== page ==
Volume 1 | Number 1
Volume 1 | Number 1 (Spring 2001)
You may download and read the Full Edition, or click on a citation below for the individual articles.
GETTING YOUR BRAND NAME “*NSYNC” WITH THE TRADEMARK PROTECTIONS OF THE LANHAM ACT
H. Brooke Garrett & J. Eric Crupi
1 Wake Forest Intell. Prop. L. J. 1
In today’s global commerce, band names are valuable marketing commodities, and as such, are often the subject of dispute regarding ownership and use. However, the careful practitioner should be able to anticipate the relevant legal issues and diminish the likelihood of conflict through the use of certain preventative measures.
TRAFFIX DEVICES, INC. V. MARKETING DISPLAYS, INC.:
THE PROBLEM WITH TRADE DRESS PROTECTION FOR EXPIRED UTILITY PATENTS
1 Wake Forest Intell. Prop. L. J. 36
An examination of the conflicts inherent in seeking trade dress protection for a product feature after the expiration of a utility patent on the product with special emphasis on the recent Supreme Court decision in TrafFix Devices, Inc. v. Marketing Displays, Inc.
EIGHT BITS, SIXTEEN BITS, THIRTY-TWO BITS, A DOLLAR? THE VISIBILITY OF THE PUBLIC PERFORMANCE RIGHT IN DIGITAL PHONORECORD DELIVERIES
J. Eric Crupi
1 Wake Forest Intell. Prop. L. J. 57
The United States performance rights societies claim that any type of transmission creating a digital phonorecord delivery of a musical work triggers the copyright owner’s exclusive right of public performance for which a license fee must be paid. However, online vendors of music claim that the societies’ broad assertion is merely an attempt to capitalize unfairly on the tremendous distributive power of the Internet.
DOMAIN NAME DISPUTES:
AN ANALYSIS OF THE UDRP RESOLUTION PROCESS THUS FAR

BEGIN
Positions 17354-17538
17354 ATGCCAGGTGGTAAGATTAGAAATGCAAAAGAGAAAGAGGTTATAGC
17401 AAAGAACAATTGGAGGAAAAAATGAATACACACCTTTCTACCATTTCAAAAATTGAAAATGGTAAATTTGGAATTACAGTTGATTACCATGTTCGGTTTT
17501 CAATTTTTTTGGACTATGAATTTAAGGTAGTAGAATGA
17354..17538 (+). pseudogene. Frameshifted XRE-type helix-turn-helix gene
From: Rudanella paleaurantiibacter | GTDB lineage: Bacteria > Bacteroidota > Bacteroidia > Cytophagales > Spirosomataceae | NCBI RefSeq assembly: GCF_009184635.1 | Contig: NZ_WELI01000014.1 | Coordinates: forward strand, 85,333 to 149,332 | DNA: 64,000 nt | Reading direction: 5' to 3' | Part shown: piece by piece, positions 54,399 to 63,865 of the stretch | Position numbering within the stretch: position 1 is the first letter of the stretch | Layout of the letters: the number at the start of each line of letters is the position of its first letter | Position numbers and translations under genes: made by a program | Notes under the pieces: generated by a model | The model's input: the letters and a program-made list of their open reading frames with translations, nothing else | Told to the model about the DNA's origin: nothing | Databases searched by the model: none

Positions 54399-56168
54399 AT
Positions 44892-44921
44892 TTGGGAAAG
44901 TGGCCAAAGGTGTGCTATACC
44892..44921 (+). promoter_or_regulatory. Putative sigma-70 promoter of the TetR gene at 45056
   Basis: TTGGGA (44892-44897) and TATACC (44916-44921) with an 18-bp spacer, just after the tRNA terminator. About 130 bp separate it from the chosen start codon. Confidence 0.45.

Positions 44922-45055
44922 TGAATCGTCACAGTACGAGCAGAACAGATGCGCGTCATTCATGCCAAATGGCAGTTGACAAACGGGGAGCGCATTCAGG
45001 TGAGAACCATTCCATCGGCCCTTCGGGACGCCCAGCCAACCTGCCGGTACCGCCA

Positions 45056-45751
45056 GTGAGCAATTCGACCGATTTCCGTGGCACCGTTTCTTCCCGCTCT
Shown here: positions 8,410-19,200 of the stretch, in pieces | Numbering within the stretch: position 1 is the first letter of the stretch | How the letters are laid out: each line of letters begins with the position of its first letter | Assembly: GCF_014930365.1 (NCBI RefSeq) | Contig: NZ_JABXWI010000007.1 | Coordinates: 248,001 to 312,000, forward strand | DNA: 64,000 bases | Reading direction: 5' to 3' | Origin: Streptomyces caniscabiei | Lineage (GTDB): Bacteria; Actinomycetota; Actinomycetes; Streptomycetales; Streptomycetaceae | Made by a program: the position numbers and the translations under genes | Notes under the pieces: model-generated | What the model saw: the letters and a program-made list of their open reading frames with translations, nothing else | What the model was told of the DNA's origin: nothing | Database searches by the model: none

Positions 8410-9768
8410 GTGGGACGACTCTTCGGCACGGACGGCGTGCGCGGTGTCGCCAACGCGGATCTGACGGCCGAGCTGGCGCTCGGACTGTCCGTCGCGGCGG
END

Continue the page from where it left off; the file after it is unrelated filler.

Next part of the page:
Jeffrey P. Leonard
1 Wake Forest Intell. Prop. L. J. 74
The Internet community is working hard to invent a suitable domain name registration process that is sensitive to the rights of trademark holders and the legitimate interests of domain name registrants. Until a suitable domain name registration process is found, the Uniform Domain Name Dispute-Resolution Policy (UDRP) should relieve the inherent tension between the rights of domain name registrants and trademark holders. But for this to happen, UDRP arbitration panelists must apply UDRP policies and rules correctly and consistently, so as to minimize forum shopping by complainants. The UDRP should further allow arbitration panelists to impose sanctions for the “bad-faith” filing of UDRP complaints to protect legitimate domain name registrants.
SNAPSHOTS THROUGH THE CROWD AND THE DEBATE OVER FAIR USE
1 Wake Forest Intell. Prop. L. J. 100
This article deals with digital sampling and the problems it has presented in the area of copyright law. In addition to assessing the current situation, some suggestions for possible alternatives are evaluated.
ELECTRONIC SIGNATURES IN GLOBAL AND NATIONAL COMMERCE ACT
1 Wake Forest Intell. Prop. L. J. 117
PRIVACY PLEASE… IN CYBERSPACE: AN ANALYSIS AND RESPONSE TO THE PRIVACY PROBLEMS REACHING THE INTERNET
1 Wake Forest Intell. Prop. L. J. 121
The internet launched a whole new information age but along with this new medium of expression and method of doing business came privacy complications. Individuals and businesses within the United Stateswanted to know that they could use the internet free from solicitation and others probing into their personal lives. The topics covered in this piece include: the current state of online privacy, self regulation, safe harbor legislation, current federal trade commission objectives, and a recommended Cyberspace Privacy Act which analyzes the solutions for online privacy and proposes a recommendation for change.
WHAT A SHORT STRANGE TRIP IT’S BEEN:
SOUND RECORDINGS AND THE WORK MADE FOR HIRE DOCTRINE
Peter J. Strand
1 Wake Forest Intell. Prop. L. J. 144
Whether or not sound recordings constitute works made for hire has been hotly debated, both through legislation and case law, and the controversy continues today.
REVERSE ENGINEERING AND THE ANTI-CIRCUMVENTION MINEFIELD
Douglas T. Hudson and Thomas R. Arno
1 Wake Forest Intell. Prop. L. J. 150
IS YOUR ASSOCIATION WEB SITE LEGAL? CONDUCTING A WEB SITE AUDIT
John S. Foster
1 Wake Forest Intell. Prop. L. J. 154
As the body of Internet law continues to evolve, web site owners will continually need to audit their sites on a periodic basis to ensure maximum compliance with legal precedents and the implementation of valid risk management. Without a periodic audit, a website has the potential of subjecting its owner to liability in the form of defamation, intellectual property violations and privacy torts based on its content. A website owner should have audit procedures in place to protect themselves against these legal issues.